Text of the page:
Alaska is home to many animals, and the coyote is among them. However, these clever canines still have predators of their own. In Alaska, there have been documented sightings of coyote vs bear encounters, as bears are known to feed on small prey such as coyotes, as well as carrion. Coyotes in Alaska also face predation from other large carnivores in the area, like wolves and cougars. Interestingly, the most common predatory species of coyote in Alaska are actually other coyotes – adult males generally drive off younger competitors for scarce resources like food and mating partners.

coyotes in wild

Reproduction

The Alaskan coyote population has adapted to have a rather unique mating pattern – males often form alliances with other coyotes and will mate with multiple females of the same partnership. This allows for increased genetic diversity and can tailor a litter of pups to grow up in the best conditions possible. In addition to forming allies, female coyotes tend to breed at younger ages than male coyotes. Females can form connected family units which makes them even more formidable in a region where competition is fierce among other predators.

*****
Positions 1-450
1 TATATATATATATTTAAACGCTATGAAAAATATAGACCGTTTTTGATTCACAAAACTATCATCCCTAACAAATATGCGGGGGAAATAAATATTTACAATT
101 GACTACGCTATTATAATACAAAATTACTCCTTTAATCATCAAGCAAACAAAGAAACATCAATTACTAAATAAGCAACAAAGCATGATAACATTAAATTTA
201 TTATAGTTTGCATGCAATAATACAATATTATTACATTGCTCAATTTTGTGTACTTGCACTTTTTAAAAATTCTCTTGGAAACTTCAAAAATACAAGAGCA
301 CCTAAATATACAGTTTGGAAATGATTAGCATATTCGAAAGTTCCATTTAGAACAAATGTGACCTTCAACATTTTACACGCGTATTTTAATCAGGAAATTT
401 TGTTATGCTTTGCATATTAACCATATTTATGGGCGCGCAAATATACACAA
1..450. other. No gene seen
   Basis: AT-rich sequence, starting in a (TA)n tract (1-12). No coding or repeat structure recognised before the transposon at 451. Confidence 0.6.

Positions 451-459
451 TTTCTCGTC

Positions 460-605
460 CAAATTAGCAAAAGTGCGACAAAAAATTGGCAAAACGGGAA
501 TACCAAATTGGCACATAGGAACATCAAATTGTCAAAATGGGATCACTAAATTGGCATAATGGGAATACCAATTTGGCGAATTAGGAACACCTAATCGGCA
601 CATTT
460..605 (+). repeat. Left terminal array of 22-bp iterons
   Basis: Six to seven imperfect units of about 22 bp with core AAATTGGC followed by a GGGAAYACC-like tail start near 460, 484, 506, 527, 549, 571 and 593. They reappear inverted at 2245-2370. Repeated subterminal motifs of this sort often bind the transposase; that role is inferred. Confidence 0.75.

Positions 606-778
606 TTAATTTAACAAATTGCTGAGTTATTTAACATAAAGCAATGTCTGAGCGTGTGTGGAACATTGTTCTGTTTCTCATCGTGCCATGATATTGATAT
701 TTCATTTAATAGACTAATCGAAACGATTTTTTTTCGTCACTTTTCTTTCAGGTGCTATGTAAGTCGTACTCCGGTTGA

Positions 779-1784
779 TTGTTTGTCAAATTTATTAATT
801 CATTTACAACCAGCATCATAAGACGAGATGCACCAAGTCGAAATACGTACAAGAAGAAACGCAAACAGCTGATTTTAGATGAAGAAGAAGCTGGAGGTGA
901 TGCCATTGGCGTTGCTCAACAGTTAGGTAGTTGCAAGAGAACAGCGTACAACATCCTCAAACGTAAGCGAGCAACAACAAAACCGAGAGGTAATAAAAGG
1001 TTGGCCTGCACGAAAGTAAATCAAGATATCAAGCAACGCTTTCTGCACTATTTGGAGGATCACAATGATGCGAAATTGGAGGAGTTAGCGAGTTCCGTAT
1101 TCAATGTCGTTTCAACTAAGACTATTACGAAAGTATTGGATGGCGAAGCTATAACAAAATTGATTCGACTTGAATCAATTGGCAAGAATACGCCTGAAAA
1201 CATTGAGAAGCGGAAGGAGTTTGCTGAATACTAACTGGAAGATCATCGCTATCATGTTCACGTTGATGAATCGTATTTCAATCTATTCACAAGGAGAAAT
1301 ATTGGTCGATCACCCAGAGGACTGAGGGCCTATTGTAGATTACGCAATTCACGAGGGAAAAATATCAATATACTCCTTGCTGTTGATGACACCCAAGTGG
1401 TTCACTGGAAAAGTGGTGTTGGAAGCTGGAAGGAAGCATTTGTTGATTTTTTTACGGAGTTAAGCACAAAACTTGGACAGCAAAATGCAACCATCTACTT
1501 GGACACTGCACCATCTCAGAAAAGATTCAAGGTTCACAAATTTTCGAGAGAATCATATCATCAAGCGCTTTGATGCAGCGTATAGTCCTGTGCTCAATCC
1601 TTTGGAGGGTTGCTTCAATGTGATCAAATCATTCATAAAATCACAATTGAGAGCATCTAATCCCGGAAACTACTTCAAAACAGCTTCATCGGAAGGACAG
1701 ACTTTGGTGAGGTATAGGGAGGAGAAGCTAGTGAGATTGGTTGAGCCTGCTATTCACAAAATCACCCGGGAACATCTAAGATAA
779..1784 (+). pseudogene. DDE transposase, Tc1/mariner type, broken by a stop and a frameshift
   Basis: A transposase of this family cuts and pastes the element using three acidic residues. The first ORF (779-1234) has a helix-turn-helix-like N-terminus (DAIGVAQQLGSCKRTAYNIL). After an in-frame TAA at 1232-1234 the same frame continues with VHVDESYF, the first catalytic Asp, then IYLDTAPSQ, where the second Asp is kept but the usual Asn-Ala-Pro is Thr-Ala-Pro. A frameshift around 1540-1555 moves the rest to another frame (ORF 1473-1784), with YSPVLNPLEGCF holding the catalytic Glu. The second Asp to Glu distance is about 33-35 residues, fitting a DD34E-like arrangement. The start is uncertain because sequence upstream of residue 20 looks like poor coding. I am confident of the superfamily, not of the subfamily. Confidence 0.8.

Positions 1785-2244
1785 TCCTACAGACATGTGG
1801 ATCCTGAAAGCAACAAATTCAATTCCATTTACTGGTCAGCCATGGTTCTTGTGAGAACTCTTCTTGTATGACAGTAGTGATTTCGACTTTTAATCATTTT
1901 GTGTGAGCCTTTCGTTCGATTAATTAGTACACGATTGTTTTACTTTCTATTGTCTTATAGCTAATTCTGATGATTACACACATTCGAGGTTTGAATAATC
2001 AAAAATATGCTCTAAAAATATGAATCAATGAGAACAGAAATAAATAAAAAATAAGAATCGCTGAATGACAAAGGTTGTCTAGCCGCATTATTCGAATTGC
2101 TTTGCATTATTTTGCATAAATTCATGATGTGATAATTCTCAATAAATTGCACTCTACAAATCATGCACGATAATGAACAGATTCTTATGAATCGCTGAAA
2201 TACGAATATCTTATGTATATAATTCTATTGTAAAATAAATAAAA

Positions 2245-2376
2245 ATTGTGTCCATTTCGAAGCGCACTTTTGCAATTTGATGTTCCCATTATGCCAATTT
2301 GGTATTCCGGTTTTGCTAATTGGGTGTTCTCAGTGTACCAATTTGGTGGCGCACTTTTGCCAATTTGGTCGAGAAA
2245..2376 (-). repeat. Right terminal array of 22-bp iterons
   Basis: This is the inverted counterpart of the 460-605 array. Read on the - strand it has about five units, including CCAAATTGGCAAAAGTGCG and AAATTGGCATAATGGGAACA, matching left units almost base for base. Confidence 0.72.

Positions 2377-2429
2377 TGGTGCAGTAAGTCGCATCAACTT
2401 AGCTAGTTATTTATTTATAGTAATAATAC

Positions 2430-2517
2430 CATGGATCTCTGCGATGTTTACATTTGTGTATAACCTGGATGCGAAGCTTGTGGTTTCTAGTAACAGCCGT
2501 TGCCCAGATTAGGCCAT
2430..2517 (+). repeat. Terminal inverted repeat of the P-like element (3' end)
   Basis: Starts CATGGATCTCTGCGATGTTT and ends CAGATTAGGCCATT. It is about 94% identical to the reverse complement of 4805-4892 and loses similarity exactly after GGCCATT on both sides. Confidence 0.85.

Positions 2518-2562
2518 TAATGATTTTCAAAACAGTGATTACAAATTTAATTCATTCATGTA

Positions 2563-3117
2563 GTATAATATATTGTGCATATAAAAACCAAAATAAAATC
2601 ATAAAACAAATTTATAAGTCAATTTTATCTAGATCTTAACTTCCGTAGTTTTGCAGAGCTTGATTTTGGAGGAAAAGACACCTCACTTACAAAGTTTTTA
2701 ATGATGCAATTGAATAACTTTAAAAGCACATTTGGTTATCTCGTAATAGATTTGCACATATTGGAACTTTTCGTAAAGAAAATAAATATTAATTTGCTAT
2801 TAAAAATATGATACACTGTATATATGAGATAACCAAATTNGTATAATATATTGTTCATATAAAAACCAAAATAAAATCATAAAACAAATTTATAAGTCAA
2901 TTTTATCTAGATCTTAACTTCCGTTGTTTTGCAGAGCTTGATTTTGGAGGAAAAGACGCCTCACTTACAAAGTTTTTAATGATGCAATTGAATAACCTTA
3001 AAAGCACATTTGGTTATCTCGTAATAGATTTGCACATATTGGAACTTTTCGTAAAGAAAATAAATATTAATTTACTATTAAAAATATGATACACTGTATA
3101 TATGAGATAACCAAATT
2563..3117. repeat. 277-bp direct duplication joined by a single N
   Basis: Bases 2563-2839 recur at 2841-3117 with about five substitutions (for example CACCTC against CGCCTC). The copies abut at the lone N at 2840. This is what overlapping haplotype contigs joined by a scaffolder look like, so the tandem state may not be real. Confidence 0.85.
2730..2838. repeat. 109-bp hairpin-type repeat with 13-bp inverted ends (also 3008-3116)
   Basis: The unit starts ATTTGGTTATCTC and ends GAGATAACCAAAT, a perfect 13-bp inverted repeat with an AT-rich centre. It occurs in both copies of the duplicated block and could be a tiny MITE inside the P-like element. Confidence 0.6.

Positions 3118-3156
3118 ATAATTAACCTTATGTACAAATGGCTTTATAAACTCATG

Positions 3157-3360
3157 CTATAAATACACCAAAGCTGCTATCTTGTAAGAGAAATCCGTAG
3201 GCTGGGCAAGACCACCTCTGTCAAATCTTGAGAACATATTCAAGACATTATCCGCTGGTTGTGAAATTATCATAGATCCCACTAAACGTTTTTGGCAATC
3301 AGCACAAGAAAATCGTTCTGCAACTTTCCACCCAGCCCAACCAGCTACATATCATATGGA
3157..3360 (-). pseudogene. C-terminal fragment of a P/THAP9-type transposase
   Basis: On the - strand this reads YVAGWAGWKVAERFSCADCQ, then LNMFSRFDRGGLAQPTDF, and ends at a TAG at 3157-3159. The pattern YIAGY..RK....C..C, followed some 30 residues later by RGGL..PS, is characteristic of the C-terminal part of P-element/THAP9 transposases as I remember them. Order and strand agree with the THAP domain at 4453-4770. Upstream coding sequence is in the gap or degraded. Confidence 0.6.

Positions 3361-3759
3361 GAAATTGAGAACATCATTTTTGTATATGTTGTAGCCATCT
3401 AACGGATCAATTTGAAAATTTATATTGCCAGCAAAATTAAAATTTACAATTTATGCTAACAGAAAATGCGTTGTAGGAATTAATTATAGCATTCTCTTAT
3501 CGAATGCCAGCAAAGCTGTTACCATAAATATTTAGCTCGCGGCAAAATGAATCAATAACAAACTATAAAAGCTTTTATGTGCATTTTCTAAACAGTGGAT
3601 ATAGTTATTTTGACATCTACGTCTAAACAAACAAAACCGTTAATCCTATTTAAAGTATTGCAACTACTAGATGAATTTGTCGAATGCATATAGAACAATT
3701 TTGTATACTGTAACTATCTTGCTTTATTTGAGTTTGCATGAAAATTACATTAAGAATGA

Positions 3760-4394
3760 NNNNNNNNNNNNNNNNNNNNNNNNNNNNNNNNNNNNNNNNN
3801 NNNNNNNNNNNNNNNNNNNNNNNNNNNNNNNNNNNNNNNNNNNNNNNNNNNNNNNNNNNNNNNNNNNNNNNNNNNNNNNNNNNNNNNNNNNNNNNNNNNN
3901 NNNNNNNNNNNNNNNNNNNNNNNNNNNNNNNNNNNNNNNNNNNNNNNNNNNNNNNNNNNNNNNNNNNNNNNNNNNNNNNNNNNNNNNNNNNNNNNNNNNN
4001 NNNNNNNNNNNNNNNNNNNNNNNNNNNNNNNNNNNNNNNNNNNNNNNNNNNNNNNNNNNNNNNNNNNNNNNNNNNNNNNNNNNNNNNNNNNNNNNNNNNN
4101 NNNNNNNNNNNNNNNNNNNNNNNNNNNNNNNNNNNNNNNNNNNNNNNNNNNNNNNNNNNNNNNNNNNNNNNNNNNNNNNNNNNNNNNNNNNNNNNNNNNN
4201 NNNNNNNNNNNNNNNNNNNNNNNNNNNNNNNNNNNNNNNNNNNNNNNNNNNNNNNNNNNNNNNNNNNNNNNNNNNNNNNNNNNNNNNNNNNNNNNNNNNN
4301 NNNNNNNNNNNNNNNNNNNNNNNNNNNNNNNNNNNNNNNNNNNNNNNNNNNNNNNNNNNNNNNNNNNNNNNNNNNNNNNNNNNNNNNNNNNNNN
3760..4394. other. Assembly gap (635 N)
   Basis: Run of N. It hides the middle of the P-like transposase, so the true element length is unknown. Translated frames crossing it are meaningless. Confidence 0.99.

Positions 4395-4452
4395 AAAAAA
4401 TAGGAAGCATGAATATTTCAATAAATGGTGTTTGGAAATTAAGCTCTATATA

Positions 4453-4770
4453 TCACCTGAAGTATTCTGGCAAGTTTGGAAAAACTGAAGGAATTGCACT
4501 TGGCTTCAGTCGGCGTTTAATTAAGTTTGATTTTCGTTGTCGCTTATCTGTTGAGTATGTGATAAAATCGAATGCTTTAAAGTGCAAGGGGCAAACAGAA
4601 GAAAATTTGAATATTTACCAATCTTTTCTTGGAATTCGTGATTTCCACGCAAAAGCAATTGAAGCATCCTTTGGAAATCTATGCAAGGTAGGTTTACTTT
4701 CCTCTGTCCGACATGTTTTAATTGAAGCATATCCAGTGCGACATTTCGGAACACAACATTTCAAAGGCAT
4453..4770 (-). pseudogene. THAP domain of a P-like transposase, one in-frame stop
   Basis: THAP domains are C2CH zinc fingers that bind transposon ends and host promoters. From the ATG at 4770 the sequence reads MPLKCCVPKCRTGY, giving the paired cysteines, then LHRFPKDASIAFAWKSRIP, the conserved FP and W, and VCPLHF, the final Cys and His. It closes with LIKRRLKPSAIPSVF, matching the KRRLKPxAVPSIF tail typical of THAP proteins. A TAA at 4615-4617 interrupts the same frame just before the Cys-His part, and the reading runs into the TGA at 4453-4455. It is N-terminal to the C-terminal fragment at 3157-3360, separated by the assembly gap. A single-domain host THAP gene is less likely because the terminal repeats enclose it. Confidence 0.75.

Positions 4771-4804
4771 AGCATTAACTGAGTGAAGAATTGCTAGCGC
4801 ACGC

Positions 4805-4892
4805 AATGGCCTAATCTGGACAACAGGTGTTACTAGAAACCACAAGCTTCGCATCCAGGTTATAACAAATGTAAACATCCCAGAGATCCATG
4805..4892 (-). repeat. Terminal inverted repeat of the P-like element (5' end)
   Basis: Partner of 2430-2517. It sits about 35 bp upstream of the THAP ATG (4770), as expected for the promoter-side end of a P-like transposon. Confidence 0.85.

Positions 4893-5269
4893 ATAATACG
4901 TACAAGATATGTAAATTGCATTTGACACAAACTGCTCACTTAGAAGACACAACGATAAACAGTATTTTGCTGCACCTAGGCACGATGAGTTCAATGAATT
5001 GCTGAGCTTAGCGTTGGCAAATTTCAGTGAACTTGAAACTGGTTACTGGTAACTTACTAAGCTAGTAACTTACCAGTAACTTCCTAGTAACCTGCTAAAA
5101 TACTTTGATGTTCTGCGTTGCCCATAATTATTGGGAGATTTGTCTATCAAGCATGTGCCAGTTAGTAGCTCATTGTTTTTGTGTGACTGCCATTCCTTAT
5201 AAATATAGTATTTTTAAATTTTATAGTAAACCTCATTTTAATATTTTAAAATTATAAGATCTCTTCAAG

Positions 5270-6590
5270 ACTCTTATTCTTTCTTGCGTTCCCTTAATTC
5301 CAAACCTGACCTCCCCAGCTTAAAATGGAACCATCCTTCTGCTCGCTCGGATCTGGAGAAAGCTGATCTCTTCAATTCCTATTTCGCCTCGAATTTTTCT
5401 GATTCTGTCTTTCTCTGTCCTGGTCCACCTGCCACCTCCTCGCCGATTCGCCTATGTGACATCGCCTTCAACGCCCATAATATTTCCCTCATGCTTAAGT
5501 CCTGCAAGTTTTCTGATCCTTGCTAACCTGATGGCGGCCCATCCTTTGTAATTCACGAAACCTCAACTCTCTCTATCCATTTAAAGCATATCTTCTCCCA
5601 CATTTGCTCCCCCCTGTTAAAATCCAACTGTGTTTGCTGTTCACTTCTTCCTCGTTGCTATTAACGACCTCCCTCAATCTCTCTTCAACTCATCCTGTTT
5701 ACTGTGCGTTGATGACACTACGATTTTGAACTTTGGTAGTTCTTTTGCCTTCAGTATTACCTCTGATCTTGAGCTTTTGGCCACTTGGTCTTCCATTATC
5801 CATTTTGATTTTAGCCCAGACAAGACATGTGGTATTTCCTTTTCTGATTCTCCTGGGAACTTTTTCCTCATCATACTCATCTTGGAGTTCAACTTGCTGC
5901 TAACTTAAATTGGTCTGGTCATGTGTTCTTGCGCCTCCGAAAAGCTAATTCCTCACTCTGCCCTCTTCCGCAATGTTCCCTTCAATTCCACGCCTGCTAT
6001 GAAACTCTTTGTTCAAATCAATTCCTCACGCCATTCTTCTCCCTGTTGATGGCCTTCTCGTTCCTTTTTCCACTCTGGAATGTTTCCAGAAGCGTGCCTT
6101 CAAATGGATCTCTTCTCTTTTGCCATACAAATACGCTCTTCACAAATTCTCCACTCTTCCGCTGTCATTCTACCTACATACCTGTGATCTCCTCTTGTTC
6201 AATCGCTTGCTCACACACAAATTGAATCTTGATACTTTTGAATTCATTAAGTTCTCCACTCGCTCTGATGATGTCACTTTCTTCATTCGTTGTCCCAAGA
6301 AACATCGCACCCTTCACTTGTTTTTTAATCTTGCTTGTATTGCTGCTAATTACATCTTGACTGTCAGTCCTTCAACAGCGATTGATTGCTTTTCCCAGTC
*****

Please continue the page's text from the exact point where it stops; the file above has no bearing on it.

Do coyotes live in Alaska?

Yes, Coyotes may not be the first species that come to mind when we think of Alaska’s wildlife, but they are notable residents of the 49th state. With their thick fur coats and adaptability, they prove they belong in the far north. Although many people assume coyotes are a southern species, they can be found living in the tundra and boreal forests of Alaska.

Can you shoot coyotes in Alaska?

alaska coyotes

Are coyotes invasive in Alaska?